-This interpretation is brought to you today by the pot of coffee foolishly consumed after the kids went to bed.
Often in marriage restoration ministries the term prodigal is applied to the spouse that wants out of, has left, or refuses to continue to work on the marriage. I have been thinking about the analogy lately and the role of the father and his two sons. I think many times the waiting spouse views themselves as the father. Letting “their prodigal” go until they finally “wake up” someplace they never thought they would be and more clearly see the goodness of home. It is a mistake to see it that way!
The waiting spouse is not the father. The father is God. God gives us everything. God let’s us choose what to do with it. When we wonder away God waits for us patiently to see how much He loves us. When we are repentant and ready to come home, He is waiting there with open arms and a robe to cover us in our vulnerable broken state while He restores us to His family. If, as a spouse waiting and praying for the restoration of your marriage, you feel like the father you are not in the right place. You are not the most important person your spouse is off in the “far country” missing. You are not what your spouse needs or is longing for. You can not “restore” your spouse to their place within the family. You are not the person your spouse needs to first acknowledge their “baggage”, “weaknesses”, and/or “sins” to. It is erroneous even arrogant to think this way. That role belongs to God.
There is a third character, the brother in this story (and a fourth I will blog about someday too). Many people in the “left behind” spouse position can relate to the brother and the “he doesn’t deserve” attitude. It is the mentality of this brother that leads to “I could never forgive, trust, whatever again…”, or “I deserve someone better”, or “It’s too late” type thinking. The return or the first coming of your spouse to God the Father should always be celebrated no matter the state of your relationship to your spouse. But it was fit that we should make merry and be glad, for this thy brother was dead and is come to life again; he was lost, and is found. Luke 15:32 The brother was so focused on the perceived inequity of the situation and his own goodness (victimhood, martyrdom, loyalty, perfection,etc.), he lost sight on what really matters: The relationship of every soul to their Creator and greatest Lover.
In addition to impeding forgiveness, the “I am the good one” attitude kills personal growth and responsibility. Are you saying, “But you don’t know what they did!”? Even if (this is a big if) your marital challenges are 99.9% your spouse’s issue, you are still 100% responsible for your .1%. If you only spend time focusing on your spouse’s issues and how they wronged you then you may some day find that God helped your spouse deal with there 99.9% and your .1% is suddenly 100% of your relationship’s challenges.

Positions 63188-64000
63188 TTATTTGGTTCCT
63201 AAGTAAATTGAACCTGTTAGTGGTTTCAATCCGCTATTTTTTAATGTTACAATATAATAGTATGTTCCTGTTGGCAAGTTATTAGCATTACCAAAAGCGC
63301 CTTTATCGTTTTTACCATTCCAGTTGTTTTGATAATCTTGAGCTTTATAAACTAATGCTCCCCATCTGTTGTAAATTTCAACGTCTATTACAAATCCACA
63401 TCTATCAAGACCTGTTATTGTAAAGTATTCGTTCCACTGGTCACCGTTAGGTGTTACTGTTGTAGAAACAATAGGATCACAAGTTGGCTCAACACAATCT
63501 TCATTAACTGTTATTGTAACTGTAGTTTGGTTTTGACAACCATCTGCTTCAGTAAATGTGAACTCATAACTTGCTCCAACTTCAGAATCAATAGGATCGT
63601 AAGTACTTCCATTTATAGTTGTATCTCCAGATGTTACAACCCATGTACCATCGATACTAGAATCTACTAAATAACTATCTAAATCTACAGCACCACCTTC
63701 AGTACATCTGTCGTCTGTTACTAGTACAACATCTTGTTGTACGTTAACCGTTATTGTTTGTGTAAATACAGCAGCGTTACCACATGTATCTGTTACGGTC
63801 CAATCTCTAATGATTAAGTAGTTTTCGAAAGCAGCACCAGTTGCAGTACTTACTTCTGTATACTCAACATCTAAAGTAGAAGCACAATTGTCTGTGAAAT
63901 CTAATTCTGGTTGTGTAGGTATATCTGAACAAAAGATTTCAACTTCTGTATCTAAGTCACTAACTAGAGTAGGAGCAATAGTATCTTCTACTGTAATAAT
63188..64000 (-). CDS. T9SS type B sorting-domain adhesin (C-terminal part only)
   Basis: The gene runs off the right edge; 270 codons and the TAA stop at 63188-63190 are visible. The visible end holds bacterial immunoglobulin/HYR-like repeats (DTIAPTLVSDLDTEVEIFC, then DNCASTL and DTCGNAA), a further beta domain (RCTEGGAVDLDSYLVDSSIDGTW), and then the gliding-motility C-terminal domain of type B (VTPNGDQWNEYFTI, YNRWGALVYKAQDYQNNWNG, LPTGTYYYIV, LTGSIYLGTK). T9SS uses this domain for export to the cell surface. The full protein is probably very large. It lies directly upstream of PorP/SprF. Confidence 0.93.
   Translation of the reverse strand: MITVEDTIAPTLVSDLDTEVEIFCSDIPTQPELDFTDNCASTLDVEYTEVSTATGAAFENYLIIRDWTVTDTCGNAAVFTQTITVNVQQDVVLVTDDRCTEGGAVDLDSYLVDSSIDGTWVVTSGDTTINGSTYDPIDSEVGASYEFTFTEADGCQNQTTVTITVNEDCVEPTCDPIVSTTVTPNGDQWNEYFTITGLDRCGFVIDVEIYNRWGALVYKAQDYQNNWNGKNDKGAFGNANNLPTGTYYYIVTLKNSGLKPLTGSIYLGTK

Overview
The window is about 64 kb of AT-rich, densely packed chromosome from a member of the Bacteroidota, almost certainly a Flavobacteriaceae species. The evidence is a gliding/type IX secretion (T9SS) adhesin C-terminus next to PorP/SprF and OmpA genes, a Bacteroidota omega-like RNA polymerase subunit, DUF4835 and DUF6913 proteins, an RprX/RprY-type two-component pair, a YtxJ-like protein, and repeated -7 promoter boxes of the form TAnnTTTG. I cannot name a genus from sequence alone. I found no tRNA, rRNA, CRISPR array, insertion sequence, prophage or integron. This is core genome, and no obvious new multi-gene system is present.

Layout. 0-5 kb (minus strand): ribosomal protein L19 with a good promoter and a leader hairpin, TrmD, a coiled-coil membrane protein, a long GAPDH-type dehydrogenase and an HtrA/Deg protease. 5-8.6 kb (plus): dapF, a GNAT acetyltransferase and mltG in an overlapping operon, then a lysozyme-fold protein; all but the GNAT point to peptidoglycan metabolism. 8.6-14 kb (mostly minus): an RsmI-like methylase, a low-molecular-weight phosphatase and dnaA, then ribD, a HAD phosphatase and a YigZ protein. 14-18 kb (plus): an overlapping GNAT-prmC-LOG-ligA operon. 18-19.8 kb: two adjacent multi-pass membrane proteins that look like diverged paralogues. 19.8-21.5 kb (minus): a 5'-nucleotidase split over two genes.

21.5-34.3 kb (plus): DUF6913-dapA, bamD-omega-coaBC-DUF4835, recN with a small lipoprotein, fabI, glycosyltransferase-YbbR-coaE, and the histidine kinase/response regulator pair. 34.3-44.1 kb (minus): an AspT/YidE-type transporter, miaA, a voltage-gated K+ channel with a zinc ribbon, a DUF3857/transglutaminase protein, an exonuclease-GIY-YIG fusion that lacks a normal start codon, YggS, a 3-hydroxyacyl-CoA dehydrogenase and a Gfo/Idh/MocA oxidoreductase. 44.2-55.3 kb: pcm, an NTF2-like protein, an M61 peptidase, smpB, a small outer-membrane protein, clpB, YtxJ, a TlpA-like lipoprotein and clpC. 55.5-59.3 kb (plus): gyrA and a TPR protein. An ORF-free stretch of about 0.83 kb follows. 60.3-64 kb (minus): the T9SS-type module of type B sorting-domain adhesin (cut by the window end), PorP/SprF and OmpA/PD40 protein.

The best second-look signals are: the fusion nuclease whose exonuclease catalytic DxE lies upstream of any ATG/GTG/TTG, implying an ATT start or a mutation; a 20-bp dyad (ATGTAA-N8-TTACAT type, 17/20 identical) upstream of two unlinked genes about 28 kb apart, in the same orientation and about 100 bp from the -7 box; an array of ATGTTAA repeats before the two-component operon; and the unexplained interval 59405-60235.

How can you help your brother return to the Father from the far country? Since you are not responsible for your brother’s/spouse’s hypothetical 99.9% you also have no power to fix it. This is a very hard lesson for us fix it types to accept. We believe if only they just “read this”, or “talked to so and so”, or “heard that” our spouse would suddenly “see the light”. We are sure if we just word things the right way or do just the right thing, or manipulate the situation for a specific outcome our spouses will finally “see it”. If you are trying to “fix it” your way you will lose perspective on your handling of your own “portion” of His “substance” and be frustrated with the desire to remain in the far country. We are powerless and from our human perspective limited on just how much of the bigger picture we ourselves can not see. However, as the other half of a “one flesh” union, thru prayer, fasting, and perhaps with God’s grace even example by taking on our own issues, we can “stand the gap” Ezechiel 22:30 for our marriages maybe even be a hopeful light for our spouses.
We can not force, speed up, manipulate, or argue them home. After all, the prodigal’s father did not send his brother after him. He knew his second son was needed at home to tend to his portion of the Father’s “substance” Luke 15:12. We must learn to care for our portion so that when our spouse returns and his portion restored our Father can teach us to work together for the betterment of His no longer divided substance. [For you analogy perfectionists: The Father is God (otherwise known as the Creator of all from nothing) so He can and will create, in order to restore, the “wasted” Luke 15:13 substance of the prodigal for His Glory!]
Two more thoughts: The point of marriage is to enable us to better know, love and serve God. Even if our spouses never “see the light” or choose to heal their percent, God will still use our faithfulness to our vows to enflame our hearts with His love and bring us peace, but only if we deal with our hypothetical .1%*.
There are three in marriages: husband, wife and God. If your spouse leaves, there are still two there to care for the garden where love (His substance) grows in the fertile soil of His Sacrament. He is the original Gardner. He doesn’t need you to keep pointing out your spouse’s weeds. Only He knows the best way for your spouse to remove them. He does need you to keep your weeds from killing the seeds He is planting in both your spouse’s heart and yours. Weed out your portion!
*Why “.1” you ask? For all those who’s pain or indignation has hardened their hearts and blinded their eyes, perhaps they may listen and be open to a larger percent if we let them believe it is such a small number for now. 🙂